Is Virginity Really THAT Important?

When my book Letters to Love was released it became public knowledge that when I married at 38 years old, I was in fact a virgin. For whatever reason that information created some questions from readers. The question that I found most interesting was: "Now that you've been married a few years, do you think saving yourself sexually for marriage was really that important?"  Isn't that a great question!! Was it really that important?  My answer?  No, it wasn't!  And Yes, it was!
My answer is "no" because I do not see it as the secret weapon to a problem free marriage.  It is not, in my opinion, the single decision before that makes all things great later. It doesn't assure sexual success or satisfaction. It isn't necessarily indicative of more intimacy or connection. The purity I may have brought to our sex life was not the definition of my worth as a wife or a woman. I brought plenty of impurities in other areas and a vast amount of un-godliness in other ways. Sometimes we, as Christians, can place so much importance on the legalism of subjects like pre-marital sex that we begin to believe that our righteousness and worth hinges on the definitive category we fall into instead of the grace that God extends to hearts that receive it.  My choice to remain a virgin until marriage did not guarantee a life of joyful intimacy and sex in my marriage anymore than someone else is disqualified from joyful intimacy and sex because they had sex before they were married. Neither does it make me more loved by the creator and savior of the world. I am not in better standing with God because of my pre-marital sexual status. God's grace and love is bigger than our virginity or lack of it.  So whether it has been given away, kept, or stolen from us, it doesn't matter – NONE of us is separated from the love of God that is in Christ.  Romans 8: 38-39.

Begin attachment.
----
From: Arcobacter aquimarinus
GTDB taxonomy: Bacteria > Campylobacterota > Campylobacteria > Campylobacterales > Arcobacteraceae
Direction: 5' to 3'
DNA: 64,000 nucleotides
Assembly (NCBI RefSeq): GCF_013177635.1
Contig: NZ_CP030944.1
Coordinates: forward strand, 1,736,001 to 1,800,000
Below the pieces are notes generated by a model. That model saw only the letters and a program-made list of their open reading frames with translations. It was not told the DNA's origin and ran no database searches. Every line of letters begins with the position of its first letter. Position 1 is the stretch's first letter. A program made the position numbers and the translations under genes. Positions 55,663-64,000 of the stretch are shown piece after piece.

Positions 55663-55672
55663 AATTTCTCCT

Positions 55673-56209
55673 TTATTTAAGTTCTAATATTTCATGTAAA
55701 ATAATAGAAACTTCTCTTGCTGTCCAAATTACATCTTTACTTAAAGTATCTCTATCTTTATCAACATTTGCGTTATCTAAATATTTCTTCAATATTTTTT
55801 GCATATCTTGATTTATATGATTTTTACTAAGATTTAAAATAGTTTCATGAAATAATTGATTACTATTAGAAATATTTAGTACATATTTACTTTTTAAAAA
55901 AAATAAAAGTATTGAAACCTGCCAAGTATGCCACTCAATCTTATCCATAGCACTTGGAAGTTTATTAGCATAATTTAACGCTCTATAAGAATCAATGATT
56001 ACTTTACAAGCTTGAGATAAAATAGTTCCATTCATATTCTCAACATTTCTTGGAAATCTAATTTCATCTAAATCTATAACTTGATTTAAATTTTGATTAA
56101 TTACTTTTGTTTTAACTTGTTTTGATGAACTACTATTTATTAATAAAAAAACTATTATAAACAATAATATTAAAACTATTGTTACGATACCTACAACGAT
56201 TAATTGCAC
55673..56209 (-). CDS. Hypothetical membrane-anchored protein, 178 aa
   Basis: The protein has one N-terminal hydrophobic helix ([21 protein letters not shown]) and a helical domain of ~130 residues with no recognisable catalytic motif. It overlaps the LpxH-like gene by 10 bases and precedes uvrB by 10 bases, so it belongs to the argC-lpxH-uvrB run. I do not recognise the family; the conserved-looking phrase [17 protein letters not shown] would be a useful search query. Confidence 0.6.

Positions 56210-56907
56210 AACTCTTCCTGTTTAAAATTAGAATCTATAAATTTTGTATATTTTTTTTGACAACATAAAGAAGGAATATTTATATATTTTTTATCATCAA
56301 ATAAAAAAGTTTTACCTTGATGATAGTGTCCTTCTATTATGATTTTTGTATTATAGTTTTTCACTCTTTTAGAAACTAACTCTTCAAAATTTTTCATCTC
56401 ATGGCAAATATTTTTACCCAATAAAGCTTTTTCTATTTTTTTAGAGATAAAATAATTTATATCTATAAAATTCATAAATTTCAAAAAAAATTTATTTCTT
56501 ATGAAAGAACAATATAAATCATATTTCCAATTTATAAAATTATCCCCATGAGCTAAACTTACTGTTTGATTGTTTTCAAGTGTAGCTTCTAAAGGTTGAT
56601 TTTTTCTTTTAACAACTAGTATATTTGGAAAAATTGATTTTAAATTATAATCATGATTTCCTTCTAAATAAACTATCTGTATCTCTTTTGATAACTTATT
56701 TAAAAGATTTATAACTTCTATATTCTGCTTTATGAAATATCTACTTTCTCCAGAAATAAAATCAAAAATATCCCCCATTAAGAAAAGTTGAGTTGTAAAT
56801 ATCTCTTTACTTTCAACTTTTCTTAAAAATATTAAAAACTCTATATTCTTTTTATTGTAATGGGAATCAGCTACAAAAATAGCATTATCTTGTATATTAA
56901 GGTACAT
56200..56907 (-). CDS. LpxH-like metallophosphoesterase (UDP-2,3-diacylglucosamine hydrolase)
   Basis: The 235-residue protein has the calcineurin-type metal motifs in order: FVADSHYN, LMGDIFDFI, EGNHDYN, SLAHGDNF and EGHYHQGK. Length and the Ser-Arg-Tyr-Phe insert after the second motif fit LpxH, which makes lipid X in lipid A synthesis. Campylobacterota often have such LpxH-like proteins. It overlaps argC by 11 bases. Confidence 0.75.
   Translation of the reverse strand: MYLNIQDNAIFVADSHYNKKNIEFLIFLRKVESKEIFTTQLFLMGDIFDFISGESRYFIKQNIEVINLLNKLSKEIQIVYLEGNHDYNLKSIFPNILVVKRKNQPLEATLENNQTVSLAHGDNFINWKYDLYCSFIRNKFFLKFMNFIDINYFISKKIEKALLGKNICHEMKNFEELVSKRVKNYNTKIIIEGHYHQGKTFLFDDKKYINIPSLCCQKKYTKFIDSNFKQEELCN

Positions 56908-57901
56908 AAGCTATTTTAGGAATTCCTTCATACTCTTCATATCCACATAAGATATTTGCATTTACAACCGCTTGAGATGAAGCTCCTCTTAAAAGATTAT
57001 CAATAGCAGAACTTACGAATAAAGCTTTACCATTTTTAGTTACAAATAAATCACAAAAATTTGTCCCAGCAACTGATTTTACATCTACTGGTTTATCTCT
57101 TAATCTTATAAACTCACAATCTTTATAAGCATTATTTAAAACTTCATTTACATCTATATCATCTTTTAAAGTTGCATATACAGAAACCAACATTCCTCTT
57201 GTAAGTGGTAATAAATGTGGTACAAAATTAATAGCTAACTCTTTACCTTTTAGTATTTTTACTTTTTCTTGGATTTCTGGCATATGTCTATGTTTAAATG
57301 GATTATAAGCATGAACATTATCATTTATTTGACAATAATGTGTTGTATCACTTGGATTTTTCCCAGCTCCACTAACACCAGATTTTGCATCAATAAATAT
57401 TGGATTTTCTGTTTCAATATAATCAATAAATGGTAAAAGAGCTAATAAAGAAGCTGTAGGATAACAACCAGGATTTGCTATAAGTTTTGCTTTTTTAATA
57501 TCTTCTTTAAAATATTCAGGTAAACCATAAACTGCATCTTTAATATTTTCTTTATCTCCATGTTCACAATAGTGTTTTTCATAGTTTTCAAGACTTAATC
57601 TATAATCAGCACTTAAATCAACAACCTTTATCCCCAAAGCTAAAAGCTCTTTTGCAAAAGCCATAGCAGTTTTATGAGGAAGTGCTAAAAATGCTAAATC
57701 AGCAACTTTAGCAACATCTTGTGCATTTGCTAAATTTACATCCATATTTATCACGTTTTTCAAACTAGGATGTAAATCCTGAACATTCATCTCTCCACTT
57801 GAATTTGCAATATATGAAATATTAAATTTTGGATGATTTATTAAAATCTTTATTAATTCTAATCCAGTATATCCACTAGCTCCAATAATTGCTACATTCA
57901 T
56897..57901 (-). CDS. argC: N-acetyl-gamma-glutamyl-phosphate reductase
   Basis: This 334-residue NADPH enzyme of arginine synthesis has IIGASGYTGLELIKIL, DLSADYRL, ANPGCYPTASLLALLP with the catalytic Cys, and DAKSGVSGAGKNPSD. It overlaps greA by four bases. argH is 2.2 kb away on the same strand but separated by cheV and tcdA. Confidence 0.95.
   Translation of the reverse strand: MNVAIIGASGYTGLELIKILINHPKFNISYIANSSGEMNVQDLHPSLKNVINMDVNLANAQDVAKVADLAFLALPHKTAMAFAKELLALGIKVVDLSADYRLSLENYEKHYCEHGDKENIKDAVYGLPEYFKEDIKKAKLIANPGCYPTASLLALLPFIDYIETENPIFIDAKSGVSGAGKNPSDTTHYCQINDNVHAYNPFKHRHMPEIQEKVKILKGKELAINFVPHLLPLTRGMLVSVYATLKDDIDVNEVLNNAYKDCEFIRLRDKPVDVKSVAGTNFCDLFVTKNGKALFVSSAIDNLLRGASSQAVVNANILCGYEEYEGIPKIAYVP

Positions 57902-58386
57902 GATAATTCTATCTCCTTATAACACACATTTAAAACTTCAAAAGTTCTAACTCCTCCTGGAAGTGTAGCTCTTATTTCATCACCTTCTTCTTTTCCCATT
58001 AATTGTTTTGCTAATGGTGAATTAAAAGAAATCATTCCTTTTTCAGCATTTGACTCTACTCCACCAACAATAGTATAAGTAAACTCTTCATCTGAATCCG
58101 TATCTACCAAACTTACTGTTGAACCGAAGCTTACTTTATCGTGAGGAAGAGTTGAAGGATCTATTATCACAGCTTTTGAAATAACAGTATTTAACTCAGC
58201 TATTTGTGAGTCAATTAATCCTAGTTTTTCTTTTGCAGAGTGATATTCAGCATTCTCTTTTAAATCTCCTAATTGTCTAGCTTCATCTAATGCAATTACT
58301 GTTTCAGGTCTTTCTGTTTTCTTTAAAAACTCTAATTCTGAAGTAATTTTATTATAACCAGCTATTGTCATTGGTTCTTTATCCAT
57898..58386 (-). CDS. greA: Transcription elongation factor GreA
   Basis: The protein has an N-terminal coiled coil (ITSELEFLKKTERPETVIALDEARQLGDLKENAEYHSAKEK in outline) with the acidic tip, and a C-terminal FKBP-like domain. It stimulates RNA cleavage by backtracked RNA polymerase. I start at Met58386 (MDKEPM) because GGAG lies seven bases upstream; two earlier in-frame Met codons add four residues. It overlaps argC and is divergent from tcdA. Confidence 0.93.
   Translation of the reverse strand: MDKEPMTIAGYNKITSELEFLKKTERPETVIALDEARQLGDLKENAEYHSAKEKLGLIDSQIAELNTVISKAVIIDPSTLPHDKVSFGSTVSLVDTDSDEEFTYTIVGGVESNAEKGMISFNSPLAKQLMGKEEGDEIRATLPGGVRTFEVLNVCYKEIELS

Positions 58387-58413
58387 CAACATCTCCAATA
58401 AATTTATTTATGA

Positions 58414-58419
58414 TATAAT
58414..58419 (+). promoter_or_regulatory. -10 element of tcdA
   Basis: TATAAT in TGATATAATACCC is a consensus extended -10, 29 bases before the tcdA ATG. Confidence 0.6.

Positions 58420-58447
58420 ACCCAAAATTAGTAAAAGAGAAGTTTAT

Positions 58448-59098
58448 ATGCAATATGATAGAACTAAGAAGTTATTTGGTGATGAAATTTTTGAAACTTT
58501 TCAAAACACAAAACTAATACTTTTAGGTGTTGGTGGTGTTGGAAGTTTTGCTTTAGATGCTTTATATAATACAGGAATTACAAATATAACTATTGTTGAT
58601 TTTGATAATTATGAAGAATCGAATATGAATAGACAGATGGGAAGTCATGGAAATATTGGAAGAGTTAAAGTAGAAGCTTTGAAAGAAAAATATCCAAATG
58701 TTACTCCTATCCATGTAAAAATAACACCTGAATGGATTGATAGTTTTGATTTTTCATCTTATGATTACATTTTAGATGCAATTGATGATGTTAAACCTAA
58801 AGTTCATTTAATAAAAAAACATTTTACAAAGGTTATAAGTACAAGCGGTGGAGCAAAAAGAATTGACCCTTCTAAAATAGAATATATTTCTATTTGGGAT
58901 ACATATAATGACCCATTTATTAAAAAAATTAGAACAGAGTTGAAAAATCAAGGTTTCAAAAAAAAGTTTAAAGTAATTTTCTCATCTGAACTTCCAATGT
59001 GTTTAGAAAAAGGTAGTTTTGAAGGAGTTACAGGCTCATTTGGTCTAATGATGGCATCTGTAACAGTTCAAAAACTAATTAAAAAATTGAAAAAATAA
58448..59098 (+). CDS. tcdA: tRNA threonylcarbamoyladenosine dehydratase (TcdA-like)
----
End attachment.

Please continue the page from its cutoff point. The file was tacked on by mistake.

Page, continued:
My decision to remain sexually pure before marriage was one that I made early and often in my life. At first it was 2 parts commitment to God and 3 parts commitment to not disappointing my mother, with a healthy dose of absolute fear thrown in for good measure. Those reasons remained the same for 20 years but managed to change in priority and intensity as I came to understand relationships, men, God, faith, and myself. As those reasons changed I discovered how faithful God proved to be in his love for me and how dangerous it was for me to limit his love to my ability or inability to earn it by keeping the rules. When I realized that God's love for me isn't doled out as a reward for when I am able to be good but instead is doled out without measure so that I'll desire to do good – well, that was transformative for me.  It actually made the boundaries of saying "no" to sex less important (and less the goal) but easier to have and easier to say.  The goal became honoring a God who already honored and loved me so my boundaries were now being set to protect a love I already had instead of attempting to earn a love I really wanted.